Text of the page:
//**************************************************************************
// LINK TABLE
//**************************************************************************
LNK_TABLE:
load distinct
%KEY_FACT1_ID        AS %KEY_LNK_ID
,    %KEY_DIM1_ID        AS %%KEY_DIM1_ID
,    %KEY_DIM2_ID        AS %%KEY_DIM2_ID
RESIDENT Fct1;

CONCATENATE

load distinct
%KEY_FACT2_ID        AS %KEY_LNK_ID
,    %KEY_DIM1_ID        AS %%KEY_DIM_ID
,    %KEY_DIM2_ID        AS %%KEY_DIM2_ID
RESIDENT Fct2;

Automated Link script

In the share Qlikviews section of the QlikCommunity you can find a script from Lars Christensen that automatically creates a linktable and removes synthetic keys from “any” combination of tables. Using this code in our example brings the following model:
picture5
Bear in mind, use carefully, and don’t trust it is working 100% until you have verified your data -  this is experimental code.

  • John Lynn said,

    Just a newbie question: what do the % and %% mean in the field names? Is there a special significance to these, or is it just a naming convention that you use? Thanks for a great article…

  • william said,

    Your welcome John! It is naming convention we use for key / id fields. % is used for relation between link and fact table, %% is used for relation between link and dimension.

  • Hector said,

    just curious ..why you not use join instead of concatenate?

    hector

  • william said,

    Hi Hector,

    When having different facts you don’t want to merge the rows together. You can find an excellent example of the difference between the concatenate and join function at Qlikview Notes: http://qlikviewnotes.blogspot.com/2009/11/understanding-join-and-concatenate.html

    Please have a close look at the budget and sales example. It shows the different results of the join and concatenate function which is also suitable for the example in this post.

  • sailaja said,

    How we use last() in QlikView

  • william said,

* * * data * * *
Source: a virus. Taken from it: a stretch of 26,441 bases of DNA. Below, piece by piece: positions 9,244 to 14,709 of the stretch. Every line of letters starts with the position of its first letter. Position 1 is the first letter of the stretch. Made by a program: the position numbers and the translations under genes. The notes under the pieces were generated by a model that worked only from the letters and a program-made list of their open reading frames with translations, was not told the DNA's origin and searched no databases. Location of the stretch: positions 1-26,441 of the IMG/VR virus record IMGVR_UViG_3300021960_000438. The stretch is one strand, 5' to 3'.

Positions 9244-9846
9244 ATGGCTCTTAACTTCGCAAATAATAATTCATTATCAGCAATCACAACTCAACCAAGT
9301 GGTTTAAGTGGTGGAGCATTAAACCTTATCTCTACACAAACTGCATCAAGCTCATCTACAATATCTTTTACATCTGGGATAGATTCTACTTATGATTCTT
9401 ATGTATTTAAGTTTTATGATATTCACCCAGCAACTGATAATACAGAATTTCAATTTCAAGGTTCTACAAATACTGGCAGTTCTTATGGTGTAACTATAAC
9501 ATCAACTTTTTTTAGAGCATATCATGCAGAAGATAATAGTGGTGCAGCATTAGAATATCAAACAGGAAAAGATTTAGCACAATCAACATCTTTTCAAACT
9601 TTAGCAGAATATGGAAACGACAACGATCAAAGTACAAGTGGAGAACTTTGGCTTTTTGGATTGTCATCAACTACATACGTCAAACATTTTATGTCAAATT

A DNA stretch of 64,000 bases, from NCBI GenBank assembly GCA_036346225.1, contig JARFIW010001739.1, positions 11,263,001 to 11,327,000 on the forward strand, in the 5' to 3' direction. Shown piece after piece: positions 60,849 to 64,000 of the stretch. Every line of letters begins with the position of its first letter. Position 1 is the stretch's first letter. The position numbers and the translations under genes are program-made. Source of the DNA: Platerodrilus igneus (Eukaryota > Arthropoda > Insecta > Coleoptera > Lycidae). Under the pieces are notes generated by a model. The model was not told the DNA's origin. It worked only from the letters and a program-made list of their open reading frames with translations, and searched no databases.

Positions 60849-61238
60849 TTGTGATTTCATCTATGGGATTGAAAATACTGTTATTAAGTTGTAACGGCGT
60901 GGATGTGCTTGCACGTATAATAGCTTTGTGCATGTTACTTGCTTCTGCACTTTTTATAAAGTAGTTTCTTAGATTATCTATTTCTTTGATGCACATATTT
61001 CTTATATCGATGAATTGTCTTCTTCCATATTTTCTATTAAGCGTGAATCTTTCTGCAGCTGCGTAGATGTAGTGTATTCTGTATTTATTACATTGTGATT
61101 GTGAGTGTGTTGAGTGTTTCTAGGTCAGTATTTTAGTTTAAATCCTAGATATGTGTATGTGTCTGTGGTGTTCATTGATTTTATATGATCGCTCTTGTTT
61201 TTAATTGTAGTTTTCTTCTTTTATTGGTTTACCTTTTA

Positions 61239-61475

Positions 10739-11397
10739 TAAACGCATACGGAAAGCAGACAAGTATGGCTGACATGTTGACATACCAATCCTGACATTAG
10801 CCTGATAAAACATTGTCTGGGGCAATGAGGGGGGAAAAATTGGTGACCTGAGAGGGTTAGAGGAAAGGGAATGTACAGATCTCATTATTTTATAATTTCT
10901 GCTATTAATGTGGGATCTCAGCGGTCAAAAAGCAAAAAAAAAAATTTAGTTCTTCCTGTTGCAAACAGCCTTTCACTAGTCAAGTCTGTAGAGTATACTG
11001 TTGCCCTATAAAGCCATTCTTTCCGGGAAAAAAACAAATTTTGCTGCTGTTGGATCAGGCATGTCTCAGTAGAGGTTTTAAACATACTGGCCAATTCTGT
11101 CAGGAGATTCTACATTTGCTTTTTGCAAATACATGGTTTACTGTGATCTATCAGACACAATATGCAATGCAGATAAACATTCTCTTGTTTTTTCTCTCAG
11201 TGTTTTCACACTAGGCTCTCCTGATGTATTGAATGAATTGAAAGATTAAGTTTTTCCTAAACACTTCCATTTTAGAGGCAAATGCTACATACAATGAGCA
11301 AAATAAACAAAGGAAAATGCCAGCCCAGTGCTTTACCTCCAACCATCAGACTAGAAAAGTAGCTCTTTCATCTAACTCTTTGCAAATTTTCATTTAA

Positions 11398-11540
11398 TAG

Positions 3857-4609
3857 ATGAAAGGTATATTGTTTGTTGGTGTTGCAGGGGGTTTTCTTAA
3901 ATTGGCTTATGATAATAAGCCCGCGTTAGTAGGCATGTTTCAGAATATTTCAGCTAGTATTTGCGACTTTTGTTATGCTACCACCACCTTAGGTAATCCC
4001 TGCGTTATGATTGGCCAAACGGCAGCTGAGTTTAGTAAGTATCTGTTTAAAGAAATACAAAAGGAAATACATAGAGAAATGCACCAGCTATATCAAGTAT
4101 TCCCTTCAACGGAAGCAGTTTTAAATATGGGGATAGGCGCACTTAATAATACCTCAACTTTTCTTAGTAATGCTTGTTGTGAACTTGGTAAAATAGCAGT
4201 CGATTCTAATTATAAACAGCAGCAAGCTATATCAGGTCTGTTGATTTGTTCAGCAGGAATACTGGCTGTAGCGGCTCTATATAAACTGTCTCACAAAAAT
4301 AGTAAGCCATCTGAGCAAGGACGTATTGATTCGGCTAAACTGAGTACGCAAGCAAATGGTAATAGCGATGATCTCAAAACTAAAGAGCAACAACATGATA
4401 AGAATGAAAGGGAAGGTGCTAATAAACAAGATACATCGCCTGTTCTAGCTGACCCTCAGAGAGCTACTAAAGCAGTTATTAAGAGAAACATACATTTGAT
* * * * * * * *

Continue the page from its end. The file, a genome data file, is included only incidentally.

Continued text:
Hi Sailaja,

    I don’t know if I understand your question but you could search in the Qlikview help for the peek() or the above() / below() function..

  • Zubair Khan said,

    William

    I am facing same problem, like below
    Sales:
    SalesPersonCode,
    LineTotal,
    ItemCode,
    CustomerCode,
    DocDate
    in Sales Table,
    But I also need data from credit note file which contains following fields
    CreditMemo:
    SalesPersonCode,
    LineTotal,
    ItemCode,
    CustomerCode,
    DocDate

    How I can make model avoiding loop in data model? Here I want to explain that I published SalesPerson data from Master table and it works with both tables but it does not work with customer table which also populated from customer master table, why qlikview links with Sales Person’s talbe and why not customer table?

  • May said,

    Hello,
    this is useful article.
    Btw, Qlikview is automatically join table when field names are similar.

    How can I unspecified some fields (with the same name) not be the the key fields…

  • william said,

    Hi May,

    You could rename a field with as like in the example CustomerCode field below:

    Example:
    load
    CustomerCode as RenamedCustomerCode,
    LineTotal,
    ItemCode,
    CustomerCode
    resident
    example;